Nissan was primarily focused on its new concepts at this year's show, but product planning boss Ivan Espinosa still had some words for fans of the brand's Z car line-up. Although he didn't share specifics, we can apparently "expect something soon" on replacements for both the 370Z and GT-R. Yamaha, meanwhile, ruled out further developments with its car programme, instead choosing to focus its efforts elsewhere.

Toyota was hoping to make self-driving cars fun with its e-racer concept, a two-seater that could be experienced on a race track at Toyota's stand - albeit in virtual reality.

11:00 GMT Wednesday 23 October

Don't get your hopes up about the gas turbine range extender technology Mitsubishi has today revealed ever making it into production. Engineering boss Hiroshi Nagoka said that the technology had only been in development at Mitsubishi for a short time, and it was a long way from proving itself in areas including heat management and control, and suitable materials for durability. That said, it is now the subject of an "advanced development" programme.

"Love this old-school approach," says Rachel Burgess: a journalist note-taking on a clipboard at the Alpine press conference. All the better for the amazing neatness of the Japanese language.

Could kei cars provide the answer to the death of the city car in Europe? Perhaps, says Mitsubishi's Hiroshi Nagoka. However, while the cars could be engineered to meet the stricter safety and emissions, doing so would reduce the wafer-thin margins on the cars even more, making it a complete non starter.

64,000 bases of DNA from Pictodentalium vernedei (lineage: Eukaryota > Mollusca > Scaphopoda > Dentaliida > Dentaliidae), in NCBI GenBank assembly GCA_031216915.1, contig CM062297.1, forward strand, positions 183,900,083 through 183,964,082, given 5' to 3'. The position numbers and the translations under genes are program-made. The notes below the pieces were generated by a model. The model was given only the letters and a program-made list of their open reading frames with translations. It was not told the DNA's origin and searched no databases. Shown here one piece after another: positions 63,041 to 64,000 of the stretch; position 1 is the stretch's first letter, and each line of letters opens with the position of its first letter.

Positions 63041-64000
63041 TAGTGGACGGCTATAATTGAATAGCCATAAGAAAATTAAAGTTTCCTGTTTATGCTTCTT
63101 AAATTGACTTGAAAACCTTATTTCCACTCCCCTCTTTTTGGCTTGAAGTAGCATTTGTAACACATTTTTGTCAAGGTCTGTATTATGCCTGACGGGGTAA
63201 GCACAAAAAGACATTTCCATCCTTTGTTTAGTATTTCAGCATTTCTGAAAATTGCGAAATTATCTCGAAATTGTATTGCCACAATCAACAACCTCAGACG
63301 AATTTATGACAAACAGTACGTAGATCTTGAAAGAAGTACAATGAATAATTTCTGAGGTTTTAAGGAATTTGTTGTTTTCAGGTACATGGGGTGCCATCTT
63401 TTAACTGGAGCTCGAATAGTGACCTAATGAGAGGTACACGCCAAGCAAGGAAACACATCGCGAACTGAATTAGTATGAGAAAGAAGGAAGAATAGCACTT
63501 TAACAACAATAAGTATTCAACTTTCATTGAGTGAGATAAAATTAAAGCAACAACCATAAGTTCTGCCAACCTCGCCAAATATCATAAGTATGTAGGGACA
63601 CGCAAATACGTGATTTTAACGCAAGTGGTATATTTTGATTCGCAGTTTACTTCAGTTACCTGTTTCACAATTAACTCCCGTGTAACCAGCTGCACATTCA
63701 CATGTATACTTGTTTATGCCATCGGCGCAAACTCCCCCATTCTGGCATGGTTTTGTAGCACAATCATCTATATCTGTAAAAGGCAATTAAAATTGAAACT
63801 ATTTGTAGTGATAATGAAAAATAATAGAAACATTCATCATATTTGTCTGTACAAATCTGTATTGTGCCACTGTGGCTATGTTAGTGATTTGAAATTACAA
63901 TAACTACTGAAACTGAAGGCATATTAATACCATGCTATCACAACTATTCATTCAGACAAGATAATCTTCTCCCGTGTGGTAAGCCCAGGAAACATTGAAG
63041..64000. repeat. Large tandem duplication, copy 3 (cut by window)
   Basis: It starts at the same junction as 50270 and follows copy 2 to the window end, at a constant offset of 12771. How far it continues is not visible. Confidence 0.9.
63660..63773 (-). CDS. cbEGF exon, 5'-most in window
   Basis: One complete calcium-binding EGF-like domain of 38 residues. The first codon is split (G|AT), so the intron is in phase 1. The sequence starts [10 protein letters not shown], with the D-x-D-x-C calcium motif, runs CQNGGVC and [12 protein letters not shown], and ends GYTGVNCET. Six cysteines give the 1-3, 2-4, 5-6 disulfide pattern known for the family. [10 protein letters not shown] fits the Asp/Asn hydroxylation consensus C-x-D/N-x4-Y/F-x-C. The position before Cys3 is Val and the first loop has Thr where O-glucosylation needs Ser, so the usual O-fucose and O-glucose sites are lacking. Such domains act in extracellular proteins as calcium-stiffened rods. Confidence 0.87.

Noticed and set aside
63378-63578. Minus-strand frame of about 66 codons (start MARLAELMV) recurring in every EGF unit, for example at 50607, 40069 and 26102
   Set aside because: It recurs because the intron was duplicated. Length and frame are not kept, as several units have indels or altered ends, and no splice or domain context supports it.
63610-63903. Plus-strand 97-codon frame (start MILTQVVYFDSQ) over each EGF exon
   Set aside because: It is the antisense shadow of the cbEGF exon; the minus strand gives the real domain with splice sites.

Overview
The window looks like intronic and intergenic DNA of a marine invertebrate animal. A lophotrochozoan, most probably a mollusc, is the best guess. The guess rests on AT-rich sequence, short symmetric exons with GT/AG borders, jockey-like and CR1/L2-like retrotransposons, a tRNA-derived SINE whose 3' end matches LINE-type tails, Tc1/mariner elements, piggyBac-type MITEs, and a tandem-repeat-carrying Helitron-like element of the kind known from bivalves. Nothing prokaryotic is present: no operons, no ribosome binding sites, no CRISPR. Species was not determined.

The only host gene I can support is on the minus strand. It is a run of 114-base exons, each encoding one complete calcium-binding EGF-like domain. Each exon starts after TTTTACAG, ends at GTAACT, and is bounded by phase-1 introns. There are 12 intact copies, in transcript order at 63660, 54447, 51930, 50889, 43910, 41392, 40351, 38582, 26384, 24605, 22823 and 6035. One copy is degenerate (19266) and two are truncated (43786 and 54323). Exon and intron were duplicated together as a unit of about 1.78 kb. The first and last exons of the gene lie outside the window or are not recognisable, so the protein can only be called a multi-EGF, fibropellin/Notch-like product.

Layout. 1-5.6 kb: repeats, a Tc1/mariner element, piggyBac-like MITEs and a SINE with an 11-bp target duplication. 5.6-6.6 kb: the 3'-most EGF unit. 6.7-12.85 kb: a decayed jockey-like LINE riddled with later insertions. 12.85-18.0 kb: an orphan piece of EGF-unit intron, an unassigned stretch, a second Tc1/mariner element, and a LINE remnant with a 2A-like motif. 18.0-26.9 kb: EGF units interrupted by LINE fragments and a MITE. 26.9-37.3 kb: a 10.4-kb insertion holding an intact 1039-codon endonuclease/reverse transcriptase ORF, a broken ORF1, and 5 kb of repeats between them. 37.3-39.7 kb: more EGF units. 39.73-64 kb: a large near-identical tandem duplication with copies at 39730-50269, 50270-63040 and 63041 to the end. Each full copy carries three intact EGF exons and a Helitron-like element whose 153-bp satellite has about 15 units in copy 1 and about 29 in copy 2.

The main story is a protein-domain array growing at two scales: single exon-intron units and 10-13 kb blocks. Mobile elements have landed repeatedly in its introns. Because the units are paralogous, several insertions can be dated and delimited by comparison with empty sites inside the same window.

10:30 GMT Wednesday 23 October

An unusual sight for a press conference of a Japanese car company: a female executive on stage. Takeuchi-san is the project manager for the new MX-30 and also happens to be one of the best test drivers at Mazda, an insider tells me.

Takeuchi-san remained coy on the firm's broader EV strategy, saying: "The first thing for us to do is to deliver the MX-30 to Europe." We do, however, know that all Mazda models will have an electrified variant by 2030. That's later than plenty of its rivals, but Mazda is going against the grain by continuing to develop petrol and diesel engines alongside electrification. Only last week, the European R&D boss told me that a next-generation diesel powertrain will launch next year.

We thought Frankfurt show was big... despite Tokyo’s equivalent being far reduced to previous years, one hall is far away from the others - so far you take the monorail, then walk through a shopping complex to get there.

10:00 GMT Wednesday 23 October

“I like a model car as much as the next man, but Tomica is once again excelling itself in Tokyo” says Jim Holder.